There’s one more tool that you may or may not find useful to manually adjust followcam’s position. Set the “View angle” slider to the same value that camera’s “view angle” parameter is to create screen border marks, then start moving the followcam. When crosshair’s outer edges reach edges of the screen, and the pink “target” (placed somewhat farther) is exactly at the center of it, you know that the camera guided by your followcam model will see exactly what you see with the “natural” camera. You can hit Register now.

Actually, in the current version of the model, crosshairs is *not* precise. Only top and bottom edges match screen’s proportions exactly at every view angle. Side edges, while looking adequate at view angle 30° (currently MMD’s default) deviate somewhat from sides of the real viewport, so you should only care for them to be symmetrical. Sorry for this inconvenience, but I haven’t figured yet how to make those sides look like they should.

Now that you have proper tools, make another attempt at stereo filming.

^ Here’s a video I made while writing this article. Doing it helped me greatly to understand intricacies of 3D. Good luck to you with your own endeavors!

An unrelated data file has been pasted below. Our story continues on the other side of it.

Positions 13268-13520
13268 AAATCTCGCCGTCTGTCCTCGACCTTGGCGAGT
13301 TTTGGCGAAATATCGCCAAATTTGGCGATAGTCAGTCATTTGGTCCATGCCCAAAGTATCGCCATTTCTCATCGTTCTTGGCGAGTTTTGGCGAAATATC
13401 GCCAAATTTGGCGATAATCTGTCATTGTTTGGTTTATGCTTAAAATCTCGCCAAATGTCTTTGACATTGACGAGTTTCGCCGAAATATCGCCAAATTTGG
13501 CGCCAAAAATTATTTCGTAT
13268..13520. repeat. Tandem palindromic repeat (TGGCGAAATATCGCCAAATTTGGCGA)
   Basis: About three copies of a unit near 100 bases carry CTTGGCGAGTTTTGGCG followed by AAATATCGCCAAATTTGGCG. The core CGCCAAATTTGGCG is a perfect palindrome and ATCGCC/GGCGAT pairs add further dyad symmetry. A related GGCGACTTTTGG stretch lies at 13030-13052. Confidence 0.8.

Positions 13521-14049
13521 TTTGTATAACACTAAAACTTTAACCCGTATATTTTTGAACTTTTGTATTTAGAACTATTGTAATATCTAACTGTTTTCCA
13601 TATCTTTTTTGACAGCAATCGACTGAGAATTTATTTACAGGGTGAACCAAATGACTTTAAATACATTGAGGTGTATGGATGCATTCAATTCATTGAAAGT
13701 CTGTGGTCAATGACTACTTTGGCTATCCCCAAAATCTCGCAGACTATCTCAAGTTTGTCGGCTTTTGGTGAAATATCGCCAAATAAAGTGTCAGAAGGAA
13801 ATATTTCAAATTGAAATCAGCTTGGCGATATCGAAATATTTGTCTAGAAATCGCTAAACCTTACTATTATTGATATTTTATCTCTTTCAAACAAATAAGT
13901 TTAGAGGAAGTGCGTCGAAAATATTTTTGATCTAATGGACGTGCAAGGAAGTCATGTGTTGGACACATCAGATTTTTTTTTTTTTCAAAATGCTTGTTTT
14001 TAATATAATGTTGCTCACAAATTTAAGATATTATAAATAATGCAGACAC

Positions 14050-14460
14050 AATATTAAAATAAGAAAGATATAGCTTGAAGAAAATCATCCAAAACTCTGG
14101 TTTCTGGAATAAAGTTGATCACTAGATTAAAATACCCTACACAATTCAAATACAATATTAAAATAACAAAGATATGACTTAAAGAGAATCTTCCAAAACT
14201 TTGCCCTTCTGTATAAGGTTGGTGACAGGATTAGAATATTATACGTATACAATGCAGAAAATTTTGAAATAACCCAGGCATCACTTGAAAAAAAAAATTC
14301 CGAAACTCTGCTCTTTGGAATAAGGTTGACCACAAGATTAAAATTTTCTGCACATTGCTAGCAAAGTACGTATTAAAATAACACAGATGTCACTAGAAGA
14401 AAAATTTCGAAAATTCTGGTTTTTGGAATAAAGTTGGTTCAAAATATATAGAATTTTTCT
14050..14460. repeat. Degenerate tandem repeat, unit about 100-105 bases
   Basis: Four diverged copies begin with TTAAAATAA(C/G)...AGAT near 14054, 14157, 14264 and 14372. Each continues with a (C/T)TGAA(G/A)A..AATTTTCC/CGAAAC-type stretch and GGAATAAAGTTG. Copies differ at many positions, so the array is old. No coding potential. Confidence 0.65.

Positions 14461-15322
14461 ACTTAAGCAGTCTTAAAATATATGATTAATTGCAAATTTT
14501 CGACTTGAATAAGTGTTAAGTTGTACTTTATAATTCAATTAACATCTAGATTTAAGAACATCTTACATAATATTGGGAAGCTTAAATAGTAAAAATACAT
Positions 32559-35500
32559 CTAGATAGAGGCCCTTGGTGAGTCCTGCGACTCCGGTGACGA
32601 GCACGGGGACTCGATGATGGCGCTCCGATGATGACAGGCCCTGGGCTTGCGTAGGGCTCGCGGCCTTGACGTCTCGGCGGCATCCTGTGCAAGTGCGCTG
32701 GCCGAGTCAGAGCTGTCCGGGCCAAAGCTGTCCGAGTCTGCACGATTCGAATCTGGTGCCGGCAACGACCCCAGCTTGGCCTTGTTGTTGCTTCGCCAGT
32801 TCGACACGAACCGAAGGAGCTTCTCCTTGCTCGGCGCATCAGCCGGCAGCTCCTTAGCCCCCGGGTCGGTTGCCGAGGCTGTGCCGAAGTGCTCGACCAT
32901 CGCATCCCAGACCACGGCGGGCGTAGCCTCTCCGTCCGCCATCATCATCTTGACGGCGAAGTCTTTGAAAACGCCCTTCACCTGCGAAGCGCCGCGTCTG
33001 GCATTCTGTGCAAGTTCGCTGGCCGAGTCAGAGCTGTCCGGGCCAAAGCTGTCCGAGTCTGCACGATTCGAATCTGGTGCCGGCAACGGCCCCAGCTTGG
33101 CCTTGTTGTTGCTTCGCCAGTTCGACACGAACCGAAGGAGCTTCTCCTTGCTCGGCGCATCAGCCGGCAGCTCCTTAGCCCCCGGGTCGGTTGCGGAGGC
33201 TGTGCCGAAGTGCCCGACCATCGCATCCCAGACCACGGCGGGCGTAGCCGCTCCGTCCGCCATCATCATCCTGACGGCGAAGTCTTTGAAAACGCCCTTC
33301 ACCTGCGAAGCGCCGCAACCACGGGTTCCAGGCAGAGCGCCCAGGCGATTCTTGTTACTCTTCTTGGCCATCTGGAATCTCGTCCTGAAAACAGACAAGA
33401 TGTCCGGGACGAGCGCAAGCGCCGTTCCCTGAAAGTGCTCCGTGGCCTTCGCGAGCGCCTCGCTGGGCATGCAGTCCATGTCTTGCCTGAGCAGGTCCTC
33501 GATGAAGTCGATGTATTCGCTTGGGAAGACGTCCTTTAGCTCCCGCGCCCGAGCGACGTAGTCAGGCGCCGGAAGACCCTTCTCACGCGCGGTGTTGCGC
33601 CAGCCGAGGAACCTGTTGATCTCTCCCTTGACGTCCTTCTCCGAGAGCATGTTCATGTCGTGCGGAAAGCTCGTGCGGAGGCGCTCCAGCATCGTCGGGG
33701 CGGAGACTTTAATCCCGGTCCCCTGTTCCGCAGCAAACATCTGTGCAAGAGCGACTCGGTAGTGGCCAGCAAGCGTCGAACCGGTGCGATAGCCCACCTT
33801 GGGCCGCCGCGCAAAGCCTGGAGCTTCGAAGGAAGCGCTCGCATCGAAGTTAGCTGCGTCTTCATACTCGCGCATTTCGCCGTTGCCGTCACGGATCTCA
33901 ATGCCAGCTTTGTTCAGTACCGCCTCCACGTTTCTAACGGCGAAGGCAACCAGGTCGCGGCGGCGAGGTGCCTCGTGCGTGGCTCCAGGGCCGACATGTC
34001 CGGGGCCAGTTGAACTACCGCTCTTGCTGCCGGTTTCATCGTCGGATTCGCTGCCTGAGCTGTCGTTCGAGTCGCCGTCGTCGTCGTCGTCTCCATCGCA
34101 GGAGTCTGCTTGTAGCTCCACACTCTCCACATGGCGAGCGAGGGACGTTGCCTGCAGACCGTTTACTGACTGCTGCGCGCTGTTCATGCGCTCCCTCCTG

Bonus level: Life imitates art

As I said above, you can’t use regular camera motions when working with the followcam, which makes worthless all those .vmd camera motions you download as a supplement to various dances. Still, if you find some camera motion particularly good and  really, really REALLY want to keep it in your 3D video, there’s an easy (well, compared to alternatives, at least) way to recreate it.

The better you prepare, the easier you’ll find it.

First, to make the process as quick as possible, organize your workplace. Open two instances of MMD and tile them one next to another. In one of them you load the original camera motion (there’s no need to load anything else; you won’t be using other parts at this point, and the load on the CPU that two simultaneous copies of MMD produce is big enough). In another, load the followcam. It also helps to detach render windows from the main interface (“view”->”separate window” menu command) and position them even tighter. If Interpolation Curve panel’s “auto” checkbox is selected in the followcam’s instance of MMD, uncheck it.

Now start transfering data from the real camera into followcam, diamond by diamond (I *wish* there was a way to copypaste the whole batch in a single stroke; alas, MMD only supports copypasting between matching bones, so it’s grinding time). The native camera has its own specific parameters that models’ bones do not work with, though, so we’ll have to distribute it. The X,Y,Z coordinates and angles should go to followcam’s *motherbone* rather than Center.The “dist”, on the other hand, goes into Center bone’s Z coordinate with negative value. Thus, your followcam will recreate camera’s motion most faithfully.